New Law Creates COVID-19 Claim Framework
Governor Gavin Newsom has signed legislation that creates a new framework for COVID-19-related workers’ compensation claims. SB 1159 replaces an executive order that Newsom made on March 18 that required all employees working outside the home who contracted COVID-19 be eligible for workers’ compensation benefits if they file a claim. The new law expands that “rebuttable presumption” that a coronavirus case is work-related to front-line workers, as well as employees in workplaces that have had an outbreak of cases The new law is retroactive to July 6, the day after Newsom’s executive order expired, and is set to expire Jan. 1, 2023. Employers with fewer than five employees are exempt. SB 1159’sthree parts
Part 1. The law codifies Newsom’s prior executive order that provided a “rebuttable presumption” that COVID-19 was contracted in the scope and course of work by employees working at a worksite.
Part 2. The law provides a rebuttable presumption that first responders, health care workers and home care workers who contract COVID-19, contracted it in the workplace.
Part 3. The law creates a rebuttable presumption that a worker’s COVID-19 diagnosis is work-related within 14 days of a company outbreak. Under SB 1159, an outbreak is defined as when four employees test positive at a specific place of employment with 100 or fewer employees and, for larger places of employment, when 4% of the employees test positive. It’s also deemed a workplace outbreak if the employer had to shut down due to the virus.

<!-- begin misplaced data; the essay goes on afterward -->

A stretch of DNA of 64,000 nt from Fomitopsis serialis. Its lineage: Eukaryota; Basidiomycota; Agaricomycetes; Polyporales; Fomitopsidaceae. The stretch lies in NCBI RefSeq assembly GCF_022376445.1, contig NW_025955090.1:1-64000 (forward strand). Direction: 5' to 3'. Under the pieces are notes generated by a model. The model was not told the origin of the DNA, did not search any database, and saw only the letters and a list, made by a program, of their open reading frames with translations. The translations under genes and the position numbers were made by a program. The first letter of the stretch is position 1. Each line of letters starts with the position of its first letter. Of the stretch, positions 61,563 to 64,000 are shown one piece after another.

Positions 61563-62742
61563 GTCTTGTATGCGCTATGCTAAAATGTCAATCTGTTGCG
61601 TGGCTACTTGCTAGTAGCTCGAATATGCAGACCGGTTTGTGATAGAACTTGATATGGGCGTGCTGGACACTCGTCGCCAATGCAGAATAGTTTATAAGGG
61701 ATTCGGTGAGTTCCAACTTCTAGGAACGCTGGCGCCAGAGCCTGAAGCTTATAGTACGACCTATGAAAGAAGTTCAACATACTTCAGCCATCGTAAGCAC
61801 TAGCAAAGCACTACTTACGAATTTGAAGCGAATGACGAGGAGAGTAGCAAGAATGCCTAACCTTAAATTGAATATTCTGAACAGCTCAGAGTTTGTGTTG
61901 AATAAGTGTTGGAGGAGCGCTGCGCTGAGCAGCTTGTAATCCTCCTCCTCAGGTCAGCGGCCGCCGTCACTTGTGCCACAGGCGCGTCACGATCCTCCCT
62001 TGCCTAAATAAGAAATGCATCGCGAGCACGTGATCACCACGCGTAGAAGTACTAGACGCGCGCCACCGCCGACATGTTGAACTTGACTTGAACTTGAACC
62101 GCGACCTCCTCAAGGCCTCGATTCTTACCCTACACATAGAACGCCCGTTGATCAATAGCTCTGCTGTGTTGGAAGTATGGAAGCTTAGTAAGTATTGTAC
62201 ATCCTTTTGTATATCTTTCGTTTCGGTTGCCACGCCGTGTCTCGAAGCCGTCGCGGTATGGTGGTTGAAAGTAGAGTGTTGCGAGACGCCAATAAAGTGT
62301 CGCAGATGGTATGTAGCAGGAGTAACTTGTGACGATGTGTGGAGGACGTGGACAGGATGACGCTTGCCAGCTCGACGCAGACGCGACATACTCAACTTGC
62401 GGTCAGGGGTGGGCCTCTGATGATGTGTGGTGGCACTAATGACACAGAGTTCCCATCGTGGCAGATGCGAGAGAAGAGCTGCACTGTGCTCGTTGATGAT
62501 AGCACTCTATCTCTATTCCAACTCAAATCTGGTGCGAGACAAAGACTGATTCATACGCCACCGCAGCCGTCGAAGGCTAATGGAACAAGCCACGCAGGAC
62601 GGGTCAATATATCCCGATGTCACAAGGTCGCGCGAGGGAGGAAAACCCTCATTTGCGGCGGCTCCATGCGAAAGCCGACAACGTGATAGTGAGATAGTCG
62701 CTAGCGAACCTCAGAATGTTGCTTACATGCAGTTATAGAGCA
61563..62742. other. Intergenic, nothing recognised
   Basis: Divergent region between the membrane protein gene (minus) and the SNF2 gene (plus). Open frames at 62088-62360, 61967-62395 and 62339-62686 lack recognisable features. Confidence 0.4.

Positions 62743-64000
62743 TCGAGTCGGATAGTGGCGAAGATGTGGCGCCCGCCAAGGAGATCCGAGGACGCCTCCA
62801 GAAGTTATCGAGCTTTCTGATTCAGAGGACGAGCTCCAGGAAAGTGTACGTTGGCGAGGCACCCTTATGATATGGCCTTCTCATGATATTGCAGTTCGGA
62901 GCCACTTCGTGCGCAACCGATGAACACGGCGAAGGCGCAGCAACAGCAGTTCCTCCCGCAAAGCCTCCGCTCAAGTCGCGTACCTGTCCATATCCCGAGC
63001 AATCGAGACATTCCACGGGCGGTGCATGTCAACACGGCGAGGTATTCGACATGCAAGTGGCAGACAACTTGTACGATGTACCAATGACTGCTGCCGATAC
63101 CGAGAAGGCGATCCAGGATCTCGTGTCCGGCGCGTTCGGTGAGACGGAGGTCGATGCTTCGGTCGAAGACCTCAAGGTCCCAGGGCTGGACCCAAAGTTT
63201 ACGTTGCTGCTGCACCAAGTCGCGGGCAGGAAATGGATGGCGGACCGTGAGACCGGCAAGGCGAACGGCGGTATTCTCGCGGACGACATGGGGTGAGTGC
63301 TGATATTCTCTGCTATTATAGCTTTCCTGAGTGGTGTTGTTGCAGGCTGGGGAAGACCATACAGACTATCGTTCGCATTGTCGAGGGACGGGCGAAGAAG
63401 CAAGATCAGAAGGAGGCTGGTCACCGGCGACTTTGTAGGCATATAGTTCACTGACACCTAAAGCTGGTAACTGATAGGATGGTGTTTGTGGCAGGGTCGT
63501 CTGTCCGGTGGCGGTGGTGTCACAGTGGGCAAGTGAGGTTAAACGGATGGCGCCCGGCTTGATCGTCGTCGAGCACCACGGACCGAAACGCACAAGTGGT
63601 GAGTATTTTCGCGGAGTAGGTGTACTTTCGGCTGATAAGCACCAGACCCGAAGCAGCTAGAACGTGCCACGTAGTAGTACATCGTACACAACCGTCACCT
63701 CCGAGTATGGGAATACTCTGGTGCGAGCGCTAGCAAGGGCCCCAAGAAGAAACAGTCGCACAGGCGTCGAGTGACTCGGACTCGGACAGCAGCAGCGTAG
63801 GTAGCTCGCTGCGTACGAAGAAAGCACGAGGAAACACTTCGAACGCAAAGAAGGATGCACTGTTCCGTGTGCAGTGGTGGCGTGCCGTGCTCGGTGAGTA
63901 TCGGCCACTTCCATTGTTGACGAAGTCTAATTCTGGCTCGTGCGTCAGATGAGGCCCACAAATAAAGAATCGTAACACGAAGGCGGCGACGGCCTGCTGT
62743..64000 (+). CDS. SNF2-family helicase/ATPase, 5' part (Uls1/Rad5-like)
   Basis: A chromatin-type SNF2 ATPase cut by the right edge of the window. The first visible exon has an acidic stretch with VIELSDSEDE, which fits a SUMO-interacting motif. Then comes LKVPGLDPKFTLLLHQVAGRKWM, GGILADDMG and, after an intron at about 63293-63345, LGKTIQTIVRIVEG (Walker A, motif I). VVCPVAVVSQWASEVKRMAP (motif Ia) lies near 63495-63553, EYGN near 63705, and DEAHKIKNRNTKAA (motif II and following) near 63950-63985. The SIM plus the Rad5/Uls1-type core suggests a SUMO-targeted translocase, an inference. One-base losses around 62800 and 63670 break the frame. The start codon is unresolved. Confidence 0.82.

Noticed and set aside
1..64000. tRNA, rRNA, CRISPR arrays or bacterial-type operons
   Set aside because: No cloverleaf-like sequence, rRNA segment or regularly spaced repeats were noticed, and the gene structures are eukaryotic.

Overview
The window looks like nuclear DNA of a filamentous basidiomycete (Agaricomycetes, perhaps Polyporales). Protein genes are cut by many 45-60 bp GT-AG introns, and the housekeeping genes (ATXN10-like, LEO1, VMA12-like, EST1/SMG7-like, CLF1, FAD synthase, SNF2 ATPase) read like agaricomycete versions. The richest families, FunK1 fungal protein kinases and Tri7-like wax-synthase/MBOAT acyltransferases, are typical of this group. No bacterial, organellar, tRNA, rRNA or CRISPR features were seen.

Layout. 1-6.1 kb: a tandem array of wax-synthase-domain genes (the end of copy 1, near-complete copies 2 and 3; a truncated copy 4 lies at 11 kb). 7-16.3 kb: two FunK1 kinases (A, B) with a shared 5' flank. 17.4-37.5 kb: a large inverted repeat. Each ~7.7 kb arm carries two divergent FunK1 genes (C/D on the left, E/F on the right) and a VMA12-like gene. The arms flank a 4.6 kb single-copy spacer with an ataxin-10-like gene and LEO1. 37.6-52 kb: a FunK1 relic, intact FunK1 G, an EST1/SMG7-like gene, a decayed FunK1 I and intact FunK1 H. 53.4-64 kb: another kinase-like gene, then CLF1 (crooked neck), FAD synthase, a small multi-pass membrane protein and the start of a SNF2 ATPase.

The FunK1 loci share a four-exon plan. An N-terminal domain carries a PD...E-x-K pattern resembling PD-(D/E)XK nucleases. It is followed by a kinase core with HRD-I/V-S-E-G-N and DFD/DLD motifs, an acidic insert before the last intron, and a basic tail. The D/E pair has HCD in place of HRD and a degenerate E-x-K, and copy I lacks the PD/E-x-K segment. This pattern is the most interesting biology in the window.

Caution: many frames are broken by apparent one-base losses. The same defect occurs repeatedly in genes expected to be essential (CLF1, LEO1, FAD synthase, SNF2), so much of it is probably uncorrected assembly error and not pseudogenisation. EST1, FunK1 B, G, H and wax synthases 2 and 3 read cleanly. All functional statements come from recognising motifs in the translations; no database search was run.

Rebutting a claim
Employers can rebut the presumption that COVID-19 was contracted at work if they have:
- Proof of measures they put in place to reduce potential transmission of COVID-19,
- Evidence of pre-existing conditions adding to risk of infection,
- Statements made by the worker, or
- Other evidence to dispute the claim
The Rossi Law Group has the following recommendations for employers in California:
- Keep track of all locations each employee works at, the number of employees on each day at each location, as well as a log of those that test positive (including the date the specimen was collected).
- If you are aware of any staff who tested positive between July 6 and Sept. 17 (when the law was enacted), you have until Oct. 17 to report the positive test to the claims administrator.
- You must also report to the claims administrator positive COVID-19 results for employees that are not filing claims. In that case, you must omit personal identifying information of the employee.
- Provide any factual information to the administrator that could help rebut any claim of work-relatedness.
The law also has some teeth: Anyone who submits false or misleading information shall be subjected to a civil fine up to $10,000.
One last thing…
The governor also signed into law AB 685, which requires employers to report an outbreak to local public health officials. Employers must also report known cases to employees who may have been exposed to COVID-19 within one business day.
When an employer learns of an employee testing positive, they must report to the insurer the following information within three business days:
- The date the employee tested positive.
- The address or addresses of the employee’s specific place(s) of employment during the 14-day period preceding the date of their positive test.
- The highest number of workers who reported to work in the 45-day period preceding the last day the employee worked at each specific date.
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